The title of this blog is a phrase (and associated philosophy) that emerged around the mid-2000s. I could be wrong about the timing, but I do remember having a ‘S+C’ column in schemes of work when I was a Head of Department, so unless I was a man ahead of his time, I think that resinates the approach to 2005. A strong counter-argument is that the term was clearly influenced by Stretch and Vern’s 1996 seminal dance classic I’m Alive, and the likelihood of education’s policy-making heavyweights taking almost a decade to make this link seems unlikely.

Overall, it’s a good idea (Stretch and Challenge, not Stretch and Vern) – ensuring each topic has activities to develop and extend the thinking of the most able pupils. It also ensures that teachers don’t mistake teaching the syllabus for teaching the subject. It is often easier to understand the syllabus material if extra content is explained.

Unfortunately, it also gave rise to a new form of terrible PD, where consultants and School managers gave workshops on how to incorporate S+C activities into one’s teaching, usually for the supposed benefit of Ofsted. This infographic is a favourite:

Image result for stretch and challenge

We’re only missing The Twilight Zone for the full set. I’m particularly pleased that the Stretch Zone involves the pupils being ‘alive’ (a further nod to Stretch and Vern). This also raises the stakes somewhat, implying that too much time in the Comfort or Panic zones will lead to death.

It’s relatively easy to incorporate extension activities within specific subjects. Almost any topic/concept/genre etc can be developed in terms of breadth or depth. All one needs is the time to be able to explore and a teacher with the inclination, interest and knowledge to be able to deliver. Both these essentials cannot be taken for granted.

The most joyful form of learning can take place with extension and enrichment that is not specifically linked to curriculum subjects. When one is freed from the constraints of syllabus and associated assessments and examinations, we open up a purer form of learning. This non-examined curriculum is where one gets a true sense of the academic culture and priorities of a School. It’s advice I give to prospective parents – to look beyond the median ATAR headline figure. Look at uptake in the IB, in higher level Maths and English. Look at the ambition in the Performing Arts programme, the books read in the School Library. Look to the opportunities in the non-examined curriculum.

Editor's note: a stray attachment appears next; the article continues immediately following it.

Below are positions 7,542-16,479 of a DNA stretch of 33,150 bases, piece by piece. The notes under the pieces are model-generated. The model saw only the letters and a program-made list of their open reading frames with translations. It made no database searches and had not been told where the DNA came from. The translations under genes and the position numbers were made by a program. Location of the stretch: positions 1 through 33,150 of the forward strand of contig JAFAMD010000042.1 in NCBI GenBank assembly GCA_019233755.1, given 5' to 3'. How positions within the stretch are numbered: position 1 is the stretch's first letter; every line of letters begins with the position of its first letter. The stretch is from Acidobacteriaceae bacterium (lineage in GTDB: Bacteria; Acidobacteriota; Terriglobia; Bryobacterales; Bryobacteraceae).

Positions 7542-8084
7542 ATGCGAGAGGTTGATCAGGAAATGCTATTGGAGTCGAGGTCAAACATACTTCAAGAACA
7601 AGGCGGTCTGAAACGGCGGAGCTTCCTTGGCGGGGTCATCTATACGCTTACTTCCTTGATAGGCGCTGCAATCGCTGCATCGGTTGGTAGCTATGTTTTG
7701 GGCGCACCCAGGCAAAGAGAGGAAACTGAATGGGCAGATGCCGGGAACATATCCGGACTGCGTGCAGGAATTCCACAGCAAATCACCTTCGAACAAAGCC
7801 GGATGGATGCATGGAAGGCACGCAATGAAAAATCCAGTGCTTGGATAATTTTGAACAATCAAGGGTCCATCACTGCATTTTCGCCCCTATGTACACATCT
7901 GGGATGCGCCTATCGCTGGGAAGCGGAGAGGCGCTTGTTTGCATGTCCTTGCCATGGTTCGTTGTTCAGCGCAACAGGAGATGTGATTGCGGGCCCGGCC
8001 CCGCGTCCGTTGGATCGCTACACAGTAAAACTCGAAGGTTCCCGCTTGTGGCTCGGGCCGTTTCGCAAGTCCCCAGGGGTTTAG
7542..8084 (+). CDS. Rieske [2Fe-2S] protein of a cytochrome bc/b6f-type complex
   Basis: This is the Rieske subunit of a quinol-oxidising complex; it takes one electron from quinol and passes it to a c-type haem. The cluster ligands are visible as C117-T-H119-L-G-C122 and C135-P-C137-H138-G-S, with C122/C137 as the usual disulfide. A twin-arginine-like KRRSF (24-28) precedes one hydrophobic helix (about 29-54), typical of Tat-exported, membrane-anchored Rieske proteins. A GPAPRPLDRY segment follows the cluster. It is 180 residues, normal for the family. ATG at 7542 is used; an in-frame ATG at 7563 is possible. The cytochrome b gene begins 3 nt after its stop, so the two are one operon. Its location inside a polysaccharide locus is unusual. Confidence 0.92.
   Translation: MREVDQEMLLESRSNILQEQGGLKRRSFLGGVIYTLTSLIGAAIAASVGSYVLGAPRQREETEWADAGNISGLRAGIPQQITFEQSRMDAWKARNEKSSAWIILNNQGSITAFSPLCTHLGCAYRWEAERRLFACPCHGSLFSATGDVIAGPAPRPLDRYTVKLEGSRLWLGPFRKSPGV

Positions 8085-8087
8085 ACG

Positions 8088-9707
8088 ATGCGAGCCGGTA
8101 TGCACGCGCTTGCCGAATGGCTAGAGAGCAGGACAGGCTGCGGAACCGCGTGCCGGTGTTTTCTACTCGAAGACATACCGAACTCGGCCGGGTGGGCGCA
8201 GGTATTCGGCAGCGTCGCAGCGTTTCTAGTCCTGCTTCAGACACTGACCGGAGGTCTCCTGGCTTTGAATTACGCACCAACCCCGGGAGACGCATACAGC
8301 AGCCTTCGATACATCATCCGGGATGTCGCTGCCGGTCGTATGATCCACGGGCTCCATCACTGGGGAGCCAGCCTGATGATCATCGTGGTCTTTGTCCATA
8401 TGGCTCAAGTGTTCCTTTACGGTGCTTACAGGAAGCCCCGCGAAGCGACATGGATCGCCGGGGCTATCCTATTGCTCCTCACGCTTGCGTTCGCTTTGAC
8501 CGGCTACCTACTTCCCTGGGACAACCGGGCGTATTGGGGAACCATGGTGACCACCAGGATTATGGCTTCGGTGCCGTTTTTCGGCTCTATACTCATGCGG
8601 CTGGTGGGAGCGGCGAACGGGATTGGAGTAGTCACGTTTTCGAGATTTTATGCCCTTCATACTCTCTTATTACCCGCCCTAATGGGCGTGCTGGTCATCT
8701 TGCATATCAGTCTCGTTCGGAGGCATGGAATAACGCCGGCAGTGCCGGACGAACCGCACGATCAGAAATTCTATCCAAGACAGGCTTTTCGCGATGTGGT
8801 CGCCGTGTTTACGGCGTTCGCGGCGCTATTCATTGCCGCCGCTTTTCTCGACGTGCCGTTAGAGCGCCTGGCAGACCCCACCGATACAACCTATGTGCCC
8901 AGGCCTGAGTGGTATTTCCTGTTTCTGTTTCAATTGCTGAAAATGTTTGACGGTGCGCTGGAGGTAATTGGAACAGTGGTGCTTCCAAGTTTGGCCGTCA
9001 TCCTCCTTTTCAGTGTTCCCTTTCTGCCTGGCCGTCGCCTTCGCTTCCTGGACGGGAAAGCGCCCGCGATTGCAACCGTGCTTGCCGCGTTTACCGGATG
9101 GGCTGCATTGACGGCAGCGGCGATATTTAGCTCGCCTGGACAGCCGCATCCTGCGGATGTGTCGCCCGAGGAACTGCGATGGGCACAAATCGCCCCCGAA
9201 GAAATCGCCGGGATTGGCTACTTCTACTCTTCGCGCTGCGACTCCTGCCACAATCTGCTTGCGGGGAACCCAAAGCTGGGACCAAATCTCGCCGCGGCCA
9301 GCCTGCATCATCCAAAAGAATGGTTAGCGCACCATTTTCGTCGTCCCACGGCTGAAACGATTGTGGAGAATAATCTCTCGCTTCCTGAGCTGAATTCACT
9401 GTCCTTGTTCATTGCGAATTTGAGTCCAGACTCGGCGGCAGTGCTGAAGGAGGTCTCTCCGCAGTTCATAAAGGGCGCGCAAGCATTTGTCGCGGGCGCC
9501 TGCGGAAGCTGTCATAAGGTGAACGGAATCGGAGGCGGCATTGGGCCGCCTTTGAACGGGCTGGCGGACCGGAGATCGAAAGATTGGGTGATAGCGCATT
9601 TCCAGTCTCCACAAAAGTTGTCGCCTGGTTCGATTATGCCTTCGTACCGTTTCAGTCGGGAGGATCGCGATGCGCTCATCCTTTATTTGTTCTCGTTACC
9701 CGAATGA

Accelerating pupils through Year 11 Maths in Year 10 and Year 12 Maths in Year 11 is not extension. It’s teaching the minimum content quicker, and if it leads to the subject being dropped in Year 12, it’s an even more pointless strategy, suggesting that mastery of a subject pales into insignificance when considering tactics to maximise ATAR. Gifted and Talented classes where children work on their own passion projects can lead to the child extending themselves, but that’s the point: they are doing it themselves, meaning they are perfectly capable of doing that independent of their teacher.

Our approach to the non-examined curriculum is to create a sense of enjoyment and achievement in learning and understanding. We aim to teach things that boys would not come across in the usual scheme of things. We decouple this from the standard curriculum because a sense of freedom is brought about in learning without assessment. Links between topics appear naturally and these links strengthen over the years children are involved in our programme. The focus on knowledge is clear and the fallacious argument that because one cannot teach all human knowledge it is pointless to teach any is not one we entertain.

This approach is not possible without dedicated, inspirational and knowledgable colleagues, and it’s a significant undertaking, with 14 teachers and almost 200 boys involved in our programme. It’s also one of the things I am most proud of, and though I expect it does benefit our median ATAR in an indirect manner, I wouldn’t care if it didn’t. Some things are just worth doing.

We’re six and a half weeks into the academic year and we’ve already run sessions on the following: